He suggests a close relation to the semi-Scythian king Artemidorus, son of Maues, since their coins use similar types and are found together. There is a small possibility that Menander II, rather than Menander I, is the Buddhist Greek king referred to in the Milinda Panha; this point is unsolved however, since Greek sources relate that the great conqueror Menander I is the one who received the honour of burial in what could be interpreted as Buddhist stupas. More Menander I may indeed have first supported Buddhism, like the other Indo-Greek kings, was the protagonist of the Milindapanha, on account of his described fame, whereas Menander II, a minor king, may have wholeheartedly embraced Buddhism, as exemplified by his coins; the coins of Menander II bear the mention "Menander the Just", "King of the Dharma" in Kharoshti, suggesting that he adopted the Buddhist faith. Menander II struck only Indian silver; these depict the king in diadem or helmet of the type of Menander I, with a number of reverses: a king on horseback, Nike and a sitting Zeus of the type of Antialkidas and Amyntas Nikator, but with an eight-spoked Buddhist wheel instead of the small elephant.
His bronzes feature Athena standing, with spear and palm-branch, shield at her feet, making a benediction gesture with the right hand, similar to the Buddhist vitarka mudra. Other varieties feature a king performing the same gesture. On the reverse is a lion, symbol of Buddhism, as seen on the pillars of the Mauryan King Ashoka. In general, the coins of Menander II are quite few. A contemporary king to represent the Buddhist lion on his coins is the Indo-Scythian king Maues, around 85 BCE; the Shape of Ancient Thought. Comparative studies in Greek and Indian Philosophies by Thomas McEvilley ISBN 1-58115-203-5 Buddhism in Central Asia by B. N. Puri ISBN 81-208-0372-8 The Greeks in Bactria and India, W. W. Tarn, Cambridge University Press. Coin India gallery Coins of Menander II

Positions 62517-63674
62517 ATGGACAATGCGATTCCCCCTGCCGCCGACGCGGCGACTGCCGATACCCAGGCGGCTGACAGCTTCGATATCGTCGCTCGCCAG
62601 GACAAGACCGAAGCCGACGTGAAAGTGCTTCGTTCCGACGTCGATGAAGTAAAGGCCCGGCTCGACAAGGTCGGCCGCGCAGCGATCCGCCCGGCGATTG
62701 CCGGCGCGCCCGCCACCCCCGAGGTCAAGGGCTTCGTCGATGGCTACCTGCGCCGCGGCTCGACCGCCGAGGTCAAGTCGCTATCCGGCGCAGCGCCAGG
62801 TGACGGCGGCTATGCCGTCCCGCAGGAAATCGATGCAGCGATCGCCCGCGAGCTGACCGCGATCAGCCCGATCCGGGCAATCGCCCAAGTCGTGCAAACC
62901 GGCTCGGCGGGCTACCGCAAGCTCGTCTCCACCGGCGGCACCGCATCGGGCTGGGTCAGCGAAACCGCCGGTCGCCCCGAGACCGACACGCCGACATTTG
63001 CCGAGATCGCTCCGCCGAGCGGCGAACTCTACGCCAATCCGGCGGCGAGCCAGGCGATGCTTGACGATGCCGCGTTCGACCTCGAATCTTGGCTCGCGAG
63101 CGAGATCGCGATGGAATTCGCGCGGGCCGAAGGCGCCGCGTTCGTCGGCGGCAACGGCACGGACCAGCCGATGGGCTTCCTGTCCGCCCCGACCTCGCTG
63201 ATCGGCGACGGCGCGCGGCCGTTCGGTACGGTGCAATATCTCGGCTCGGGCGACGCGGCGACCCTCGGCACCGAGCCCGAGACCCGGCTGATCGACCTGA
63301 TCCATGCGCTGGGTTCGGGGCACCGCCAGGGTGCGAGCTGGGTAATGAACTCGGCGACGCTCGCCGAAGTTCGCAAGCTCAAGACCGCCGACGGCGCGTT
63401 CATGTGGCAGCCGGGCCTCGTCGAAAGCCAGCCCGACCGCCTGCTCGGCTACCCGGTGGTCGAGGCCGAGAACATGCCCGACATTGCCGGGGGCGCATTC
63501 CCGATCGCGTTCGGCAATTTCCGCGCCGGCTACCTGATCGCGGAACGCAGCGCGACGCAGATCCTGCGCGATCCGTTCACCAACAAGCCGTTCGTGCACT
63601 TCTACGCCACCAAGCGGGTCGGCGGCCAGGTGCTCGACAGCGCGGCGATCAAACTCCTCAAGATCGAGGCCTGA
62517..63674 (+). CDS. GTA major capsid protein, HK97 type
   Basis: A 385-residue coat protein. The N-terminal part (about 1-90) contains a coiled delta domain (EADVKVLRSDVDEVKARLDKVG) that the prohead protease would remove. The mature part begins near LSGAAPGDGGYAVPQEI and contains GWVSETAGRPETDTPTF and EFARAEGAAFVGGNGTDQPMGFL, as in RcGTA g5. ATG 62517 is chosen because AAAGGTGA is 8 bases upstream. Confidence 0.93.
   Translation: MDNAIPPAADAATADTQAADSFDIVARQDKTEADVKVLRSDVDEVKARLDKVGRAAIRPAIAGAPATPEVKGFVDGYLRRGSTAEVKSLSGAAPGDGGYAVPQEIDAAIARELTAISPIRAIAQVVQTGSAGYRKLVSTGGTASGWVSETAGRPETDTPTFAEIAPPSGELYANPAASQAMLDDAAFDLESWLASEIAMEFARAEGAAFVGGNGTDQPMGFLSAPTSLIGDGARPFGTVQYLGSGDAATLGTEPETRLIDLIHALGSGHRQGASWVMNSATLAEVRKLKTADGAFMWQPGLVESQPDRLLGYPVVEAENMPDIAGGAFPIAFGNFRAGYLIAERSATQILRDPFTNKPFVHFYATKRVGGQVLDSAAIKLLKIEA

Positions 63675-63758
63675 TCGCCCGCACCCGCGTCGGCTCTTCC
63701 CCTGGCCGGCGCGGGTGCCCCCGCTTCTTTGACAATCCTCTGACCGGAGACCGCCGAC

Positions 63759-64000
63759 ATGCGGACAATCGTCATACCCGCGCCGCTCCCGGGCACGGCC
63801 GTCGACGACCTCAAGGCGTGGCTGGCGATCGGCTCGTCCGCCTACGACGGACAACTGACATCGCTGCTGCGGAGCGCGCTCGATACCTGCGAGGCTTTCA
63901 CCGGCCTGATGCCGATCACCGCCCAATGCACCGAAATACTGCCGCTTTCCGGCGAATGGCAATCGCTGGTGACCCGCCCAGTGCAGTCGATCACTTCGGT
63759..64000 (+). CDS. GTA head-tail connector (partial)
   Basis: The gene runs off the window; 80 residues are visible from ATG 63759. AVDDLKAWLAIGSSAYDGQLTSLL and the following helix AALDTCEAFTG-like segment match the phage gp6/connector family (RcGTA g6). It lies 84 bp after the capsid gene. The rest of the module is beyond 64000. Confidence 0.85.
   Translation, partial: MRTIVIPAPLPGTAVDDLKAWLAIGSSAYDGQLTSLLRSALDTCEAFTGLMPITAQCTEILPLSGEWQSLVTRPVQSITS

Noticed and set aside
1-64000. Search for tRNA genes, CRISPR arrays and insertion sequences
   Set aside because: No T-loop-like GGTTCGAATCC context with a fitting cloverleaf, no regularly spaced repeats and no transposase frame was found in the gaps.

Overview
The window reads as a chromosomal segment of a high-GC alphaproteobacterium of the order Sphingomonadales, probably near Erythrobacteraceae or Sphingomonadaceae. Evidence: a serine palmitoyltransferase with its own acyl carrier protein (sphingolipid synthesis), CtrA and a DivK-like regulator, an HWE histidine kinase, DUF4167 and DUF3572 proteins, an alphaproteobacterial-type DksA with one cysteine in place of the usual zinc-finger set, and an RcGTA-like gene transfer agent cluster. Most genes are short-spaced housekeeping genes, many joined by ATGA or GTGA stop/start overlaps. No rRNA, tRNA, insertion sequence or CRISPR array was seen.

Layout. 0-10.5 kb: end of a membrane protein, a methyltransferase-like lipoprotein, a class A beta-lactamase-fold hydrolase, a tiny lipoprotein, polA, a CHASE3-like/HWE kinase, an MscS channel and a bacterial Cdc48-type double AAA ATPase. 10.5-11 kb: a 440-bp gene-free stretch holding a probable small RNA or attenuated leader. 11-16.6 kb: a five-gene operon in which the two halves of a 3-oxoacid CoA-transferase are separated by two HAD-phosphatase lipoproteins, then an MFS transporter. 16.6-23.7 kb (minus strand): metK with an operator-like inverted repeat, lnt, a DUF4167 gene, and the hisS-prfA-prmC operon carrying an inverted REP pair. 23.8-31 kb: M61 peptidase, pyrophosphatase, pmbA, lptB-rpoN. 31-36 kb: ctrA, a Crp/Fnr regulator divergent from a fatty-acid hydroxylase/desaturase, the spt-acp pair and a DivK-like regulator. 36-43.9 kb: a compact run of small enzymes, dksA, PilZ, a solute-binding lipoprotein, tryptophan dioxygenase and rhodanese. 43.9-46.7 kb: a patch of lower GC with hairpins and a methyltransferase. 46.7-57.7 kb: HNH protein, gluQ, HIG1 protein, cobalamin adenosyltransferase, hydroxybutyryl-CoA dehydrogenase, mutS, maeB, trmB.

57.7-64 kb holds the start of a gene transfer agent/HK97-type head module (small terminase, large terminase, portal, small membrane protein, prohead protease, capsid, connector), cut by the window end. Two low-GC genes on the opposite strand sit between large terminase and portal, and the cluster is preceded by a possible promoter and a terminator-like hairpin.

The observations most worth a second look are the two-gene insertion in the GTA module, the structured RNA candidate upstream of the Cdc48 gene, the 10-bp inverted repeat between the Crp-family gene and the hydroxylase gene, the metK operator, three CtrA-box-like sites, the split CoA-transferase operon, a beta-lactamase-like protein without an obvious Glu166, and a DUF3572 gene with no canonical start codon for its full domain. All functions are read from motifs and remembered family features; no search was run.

A reliquary is a container for relics. These may be the purported or actual physical remains of saints, such as bones, pieces of clothing, or some object associated with saints or other religious figures; the authenticity of any given relic is a matter of debate. Relics have long been important to Buddhists, Christians and many other religions. In these cultures, reliquaries are presented in shrines, churches, or temples to which the faithful make pilgrimages in order to gain blessings; the term is sometimes used loosely of containers for the body parts of non-religious figures. The use of reliquaries became an important part of Christian practices from at least the 4th century in the Eastern Churches, which adopted the practice of moving and dividing the bodies of saints much earlier than the West in part because the new capital of Constantinople, unlike Rome, lacked buried saints. Relics are venerated in the Oriental Orthodox, Eastern Orthodox, Roman Catholic and some Anglican Churches. Reliquaries provide a means of displaying relics.